Gazette letters: Truncated bus routes, Whittington A&E, joining a choir and no to Sainsbury’s
PUBLISHED: 15:42 07 December 2016 | UPDATED: 15:42 07 December 2016
I live at the corner of Tufnell Park Road and Holloway and I’m really annoyed that two buses are not serving this part, writes Mary Wash, full address supplied.
It will be three upon full closure of the Holloway Road.
Why are people allowed to dictate what they want and blow everyone else? I have had to cancel appointments with the doctors as I have trouble walking and when I did I ended up in hospital. I suppose these people have cars or family with cars so they couldn’t care a less about others. I encounter blind, wheelchair users and people who lost their operations at Barnet Hospital because they couldn’t get a 263.
Invalids don’t want to keep changing buses. What about the other roads that have to put up with the diversion? I do agree that HGVs should not use Tufnell Park Road but put the buses back.
May I sincerely thank the staff at the Whittington A&E for their helping hand and those associated to the scanning departments, writes Michael McElligott, Amwell Street, Islington.
Empirically, I can confirm that care, compassion, consideration and communication colluded to create the perfect storm – and it rained perfection.
This is a public service that could compete with any private presentation. It brings to mind the system that exists in Canada where everyone gets the same standards. There is no private or public there – it’s just high standards for all. Great idea policy-wise, health secretary?
I wonder about MPs’ dedication to the public health service as they have private cover so perhaps they don’t feel the same fevered need for it to be protected.
Should they start to falter on the protection of the Whittington then we need to falter on our support for them and get MPs who deliver. Excuses are simply not acceptable on this matter, protect yourself, protect the Whittington.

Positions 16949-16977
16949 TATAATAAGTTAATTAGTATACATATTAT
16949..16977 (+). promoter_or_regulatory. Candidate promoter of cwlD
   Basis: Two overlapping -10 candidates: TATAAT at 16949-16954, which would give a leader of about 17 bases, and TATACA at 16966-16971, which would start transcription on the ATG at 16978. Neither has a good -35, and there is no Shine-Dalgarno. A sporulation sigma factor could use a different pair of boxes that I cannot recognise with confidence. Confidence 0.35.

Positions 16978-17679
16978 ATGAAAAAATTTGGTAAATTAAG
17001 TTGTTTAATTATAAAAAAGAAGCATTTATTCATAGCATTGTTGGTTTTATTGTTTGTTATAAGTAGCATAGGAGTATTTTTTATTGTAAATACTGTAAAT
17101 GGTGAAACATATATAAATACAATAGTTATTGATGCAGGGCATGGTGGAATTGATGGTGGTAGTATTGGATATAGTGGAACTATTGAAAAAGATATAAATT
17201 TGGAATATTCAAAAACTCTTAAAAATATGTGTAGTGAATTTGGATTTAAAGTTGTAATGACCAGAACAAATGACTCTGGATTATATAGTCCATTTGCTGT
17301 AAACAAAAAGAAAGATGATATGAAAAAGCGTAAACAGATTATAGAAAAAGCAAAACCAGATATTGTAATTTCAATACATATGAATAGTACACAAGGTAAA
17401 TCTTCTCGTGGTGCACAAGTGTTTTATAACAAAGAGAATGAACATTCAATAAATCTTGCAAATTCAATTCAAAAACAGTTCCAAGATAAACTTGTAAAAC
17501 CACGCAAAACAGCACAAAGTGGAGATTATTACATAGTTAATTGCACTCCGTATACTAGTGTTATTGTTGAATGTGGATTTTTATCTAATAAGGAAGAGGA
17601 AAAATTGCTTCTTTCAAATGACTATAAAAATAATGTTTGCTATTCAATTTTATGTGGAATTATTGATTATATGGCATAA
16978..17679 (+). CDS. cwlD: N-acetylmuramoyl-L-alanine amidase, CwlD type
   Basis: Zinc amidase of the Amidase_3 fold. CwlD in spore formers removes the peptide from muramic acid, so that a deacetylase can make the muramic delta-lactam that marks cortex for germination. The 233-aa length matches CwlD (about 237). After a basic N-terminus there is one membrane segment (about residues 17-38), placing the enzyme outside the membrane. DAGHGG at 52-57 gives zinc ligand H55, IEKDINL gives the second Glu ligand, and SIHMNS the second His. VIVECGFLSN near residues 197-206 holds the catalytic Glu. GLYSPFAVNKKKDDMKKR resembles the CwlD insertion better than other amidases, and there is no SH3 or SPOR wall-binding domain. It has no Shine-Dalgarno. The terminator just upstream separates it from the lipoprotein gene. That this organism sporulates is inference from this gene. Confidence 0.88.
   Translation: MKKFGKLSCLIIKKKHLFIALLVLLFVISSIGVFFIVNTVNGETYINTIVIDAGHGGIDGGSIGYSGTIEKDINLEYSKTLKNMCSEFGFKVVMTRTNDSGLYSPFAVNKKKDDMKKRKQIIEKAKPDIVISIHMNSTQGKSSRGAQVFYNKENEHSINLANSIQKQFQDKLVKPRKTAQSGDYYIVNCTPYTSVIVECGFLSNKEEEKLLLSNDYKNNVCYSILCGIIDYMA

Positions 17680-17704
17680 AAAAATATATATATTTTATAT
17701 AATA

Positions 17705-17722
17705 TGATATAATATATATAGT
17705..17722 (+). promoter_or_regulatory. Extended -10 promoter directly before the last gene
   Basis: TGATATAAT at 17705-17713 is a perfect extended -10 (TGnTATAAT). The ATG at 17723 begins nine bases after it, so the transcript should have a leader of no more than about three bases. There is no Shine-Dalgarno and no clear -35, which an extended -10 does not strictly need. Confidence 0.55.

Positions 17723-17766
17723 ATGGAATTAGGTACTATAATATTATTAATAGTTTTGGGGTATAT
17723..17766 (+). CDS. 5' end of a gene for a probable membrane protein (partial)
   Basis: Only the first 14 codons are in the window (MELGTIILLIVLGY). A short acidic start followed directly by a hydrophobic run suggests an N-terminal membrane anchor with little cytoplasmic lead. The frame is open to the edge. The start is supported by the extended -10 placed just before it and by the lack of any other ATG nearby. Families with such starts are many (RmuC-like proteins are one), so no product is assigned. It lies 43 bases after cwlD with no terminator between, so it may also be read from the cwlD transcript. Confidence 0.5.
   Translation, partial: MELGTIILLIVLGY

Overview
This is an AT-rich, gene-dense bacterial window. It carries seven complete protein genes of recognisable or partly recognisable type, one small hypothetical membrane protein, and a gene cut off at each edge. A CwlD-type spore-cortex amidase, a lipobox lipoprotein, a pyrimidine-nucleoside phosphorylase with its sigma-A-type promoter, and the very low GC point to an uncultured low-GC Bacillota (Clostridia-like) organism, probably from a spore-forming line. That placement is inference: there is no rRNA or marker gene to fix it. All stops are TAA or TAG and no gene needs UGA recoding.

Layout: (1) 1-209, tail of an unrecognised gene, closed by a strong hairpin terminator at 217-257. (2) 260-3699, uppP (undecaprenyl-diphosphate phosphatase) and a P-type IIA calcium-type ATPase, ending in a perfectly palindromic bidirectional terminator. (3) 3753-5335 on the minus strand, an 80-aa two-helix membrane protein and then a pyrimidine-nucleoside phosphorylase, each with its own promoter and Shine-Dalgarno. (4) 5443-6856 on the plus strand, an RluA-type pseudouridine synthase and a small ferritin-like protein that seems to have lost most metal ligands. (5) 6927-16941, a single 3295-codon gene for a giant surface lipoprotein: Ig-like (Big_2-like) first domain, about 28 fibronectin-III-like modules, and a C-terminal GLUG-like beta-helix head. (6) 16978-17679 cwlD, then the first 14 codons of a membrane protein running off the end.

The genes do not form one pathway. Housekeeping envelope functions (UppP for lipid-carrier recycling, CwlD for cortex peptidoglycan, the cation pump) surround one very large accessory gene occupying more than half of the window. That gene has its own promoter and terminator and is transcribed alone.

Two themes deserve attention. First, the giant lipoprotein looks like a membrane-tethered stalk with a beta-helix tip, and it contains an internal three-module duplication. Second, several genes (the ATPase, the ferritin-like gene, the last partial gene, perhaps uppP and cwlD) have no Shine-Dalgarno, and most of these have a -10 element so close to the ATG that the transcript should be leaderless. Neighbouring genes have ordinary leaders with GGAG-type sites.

I am a local resident and I love to sing, writes Imogen Steinberg, Benwell Road, Holloway.
When I moved back to London after university I was looking for a choir that did choral music as I sang choral music at school and loved it. I searched online but I didn’t want to do an audition like many choirs ask for. I was living in Hall Street, EC1V, so when I found out St Bartholomew’s Hospital Choral Society rehearses at City Temple, Clerkenwell, it made sense to go to a trial day, and I was hooked!
Not everyone is a nurse or a doctor. It’s just a great choir where any profit goes towards a medical charity. Although I used to sing a bit before I joined the choir, I was quite nervous about performing publicly in venues such as the Royal Festival Hall and Cadogan Hall. But Barts required no audition and over the last three years my confidence has increased enormously. I have improved my ability to read music and learned to sing more tunefully. The experience of being part of a large number of people singing as one voice is amazing.
Many of us live relatively isolated lives in this vast, fast-moving city and singing classical music regularly with a choir like Barts has made me feel part of a caring, creative and holistic community. I’ve developed new skills, made new friends, met other local people who enjoy singing, and had fun.
I have gained so much confidence in my singing and we all go to the pub afterwards which is also lovely. I love it because it gives me a chance to learn new pieces like Handel’s Zadok the Priest, which was played at the royal wedding at Westminster Abbey, where I work, and is now one of my favourites!
If other Islington readers are intrigued, take a look at our website and consider joining Barts Choir too.
As residents in north Islington will know, Highbury Vale Police Station in Blackstock Road is being redeveloped, writes Christian Spurrier, Islington Green Party.
The site was sold privately, so there’s not likely to be much affordable housing as a result. However, it’s now also been announced Sainsbury’s is applying to the council to place one of its “Local” stores inside the development (see p10). This is the second time such an application has been made by the supermarket chain. On the previous occasion, petitions and letters of complaint made local feeling very clear – there is no appetite for yet another mini-market on Blackstock Road.
Despite neglect, the street’s fortunes have picked up. It now hosts a diverse and highly popular range of shops and cafes. Relationships between residents and local traders are warm. The arrival of a chain would inevitably have a negative effect on these businesses, and nobody wants this.
Sainsbury’s already has two “Local” outlets in the immediate vicinity, which cause of traffic issues as delivery trucks park up at peak times, block bus lanes and cause traffic to swing out, increasing pollution and the chance of collisions.
Anyone wishing to register objection can sign the petition
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